The ICS Foundation is proud to support The Bratislava Declaration, along with representatives from governments, industry, academia, NGOs, and other key stakeholders across Europe who are committed to bridging the digital skills gap to empower Europeans and support Member States as well as the European Commission in this endeavour, by joining forces and working together.
Digital and key enabling technologies provide the basis for innovation in a range of products across all industrial sectors. They underpin the shift to a greener economy, are instrumental in modernising Europe’s industrial base, and drive the development of entirely new industries. Their importance makes them a key element of European industrial policy.
Digital technology opens the world to European business and Europe to global markets, enabling Europe to compete more effectively on the world stage. For the EU28, eliminating barriers to the expansion of the digital economy based on the free flow of information and knowledge could deliver 4% additional GDP growth over the next ten years, a gain of €500bn and similar in scale to the growth dividend achieved as a result of the EU’s historic Single Market programme of 1992.
One of the major weaknesses of Europe with regards to new technologies lies in the difficulty of translating its knowledge base into marketable goods and services and into new and better jobs.
With the current scale of the new digital revolution, governments, business, educational institutions will need to change their approach to education, skills, employment, build new training models or even new labour market institutions. Europe does not have much time. The stakes are high; a failure to act now will lead to growing unemployment, labour issues and losing benefits of this new digital revolution.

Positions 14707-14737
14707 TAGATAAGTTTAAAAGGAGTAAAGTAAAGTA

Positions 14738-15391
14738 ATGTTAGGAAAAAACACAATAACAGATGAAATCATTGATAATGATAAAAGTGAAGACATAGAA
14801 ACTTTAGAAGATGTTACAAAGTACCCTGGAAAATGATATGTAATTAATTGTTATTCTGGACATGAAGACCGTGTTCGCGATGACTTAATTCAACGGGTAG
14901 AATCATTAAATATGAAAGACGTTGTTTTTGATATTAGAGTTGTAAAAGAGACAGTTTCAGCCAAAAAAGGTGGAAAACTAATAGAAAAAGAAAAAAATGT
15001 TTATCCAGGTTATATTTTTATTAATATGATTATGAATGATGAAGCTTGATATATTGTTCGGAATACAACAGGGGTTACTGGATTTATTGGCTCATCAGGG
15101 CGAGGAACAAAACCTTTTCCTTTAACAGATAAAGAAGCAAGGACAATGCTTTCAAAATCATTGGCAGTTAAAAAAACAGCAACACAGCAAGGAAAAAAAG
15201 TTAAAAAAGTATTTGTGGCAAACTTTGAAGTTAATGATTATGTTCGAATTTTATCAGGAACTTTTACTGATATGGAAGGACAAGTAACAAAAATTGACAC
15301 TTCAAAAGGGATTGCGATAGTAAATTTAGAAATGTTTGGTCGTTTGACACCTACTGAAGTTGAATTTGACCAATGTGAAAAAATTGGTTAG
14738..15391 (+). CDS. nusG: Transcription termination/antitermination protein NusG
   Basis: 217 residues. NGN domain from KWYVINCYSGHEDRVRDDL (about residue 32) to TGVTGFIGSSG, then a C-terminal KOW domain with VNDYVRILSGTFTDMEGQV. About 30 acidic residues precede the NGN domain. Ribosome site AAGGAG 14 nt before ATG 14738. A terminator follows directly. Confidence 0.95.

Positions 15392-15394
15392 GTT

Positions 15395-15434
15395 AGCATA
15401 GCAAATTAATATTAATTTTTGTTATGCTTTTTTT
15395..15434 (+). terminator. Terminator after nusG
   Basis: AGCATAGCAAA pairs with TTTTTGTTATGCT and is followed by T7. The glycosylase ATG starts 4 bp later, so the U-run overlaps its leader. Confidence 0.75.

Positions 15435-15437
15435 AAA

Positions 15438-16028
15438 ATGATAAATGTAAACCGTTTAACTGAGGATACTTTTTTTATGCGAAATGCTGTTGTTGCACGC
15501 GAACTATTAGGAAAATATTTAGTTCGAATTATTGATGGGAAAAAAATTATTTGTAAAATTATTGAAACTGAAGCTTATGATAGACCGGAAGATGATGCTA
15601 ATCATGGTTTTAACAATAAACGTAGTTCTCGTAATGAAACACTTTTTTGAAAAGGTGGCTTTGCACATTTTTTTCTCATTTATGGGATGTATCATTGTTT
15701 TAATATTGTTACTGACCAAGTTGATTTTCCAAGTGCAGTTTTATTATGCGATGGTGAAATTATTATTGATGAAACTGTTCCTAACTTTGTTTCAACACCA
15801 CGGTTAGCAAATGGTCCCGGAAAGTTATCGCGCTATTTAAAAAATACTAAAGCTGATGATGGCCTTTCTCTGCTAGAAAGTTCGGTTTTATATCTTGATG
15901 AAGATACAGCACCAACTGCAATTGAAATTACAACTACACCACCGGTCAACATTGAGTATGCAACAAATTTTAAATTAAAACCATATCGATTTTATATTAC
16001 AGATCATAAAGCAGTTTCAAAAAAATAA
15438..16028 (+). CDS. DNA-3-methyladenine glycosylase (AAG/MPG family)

What is more, over the past several years, the rising number of refugees arriving in Europe has provided an opportunity to fill the digital skills gap. Many refugees have the potential needed to fill this. Upskilling and introducing them to the labour market are the challenges. Companies from across all sectors, including the technology sector, have endorsed this opportunity and many are engaged in actions to make this a reality.
Without appropriately digitally skilled people, the digitisation of the European economy will become problematic.
Building on the European Commission’s Communication on “e-Skills for the 21st Century: Fostering Competitiveness, Growth and Jobs”, stakeholders, the European Commission and Member States have been actively addressing the IT skills gap for several years. Important developments of such strategy are the launch of the Grand Coalition for Digital Jobs in 2013 and of the “e-Skills for Jobs campaign” (2014-2016). Under the auspices of this campaign, representatives from governments, industry, academia and other key stakeholders across Europe have joined forces with the European Commission to push for further action to stimulate investment, the acquisition of digital skills and the creation of jobs to kick start Europe’s anaemic rate of economic growth. The Bratislava Declaration – 18 October 2016.
On 10 June 2016 the European Commission has announced a ’’New Skills Agenda for Europe’’. It includes ‘10 Actions to equip people with better skills’, which underline the actions proposed in this Declaration. Among them is the launch on 1st December 2016 of a ’’Digital Skills and Jobs Coalition’’ which industry players and key stakeholders are fully committed to support.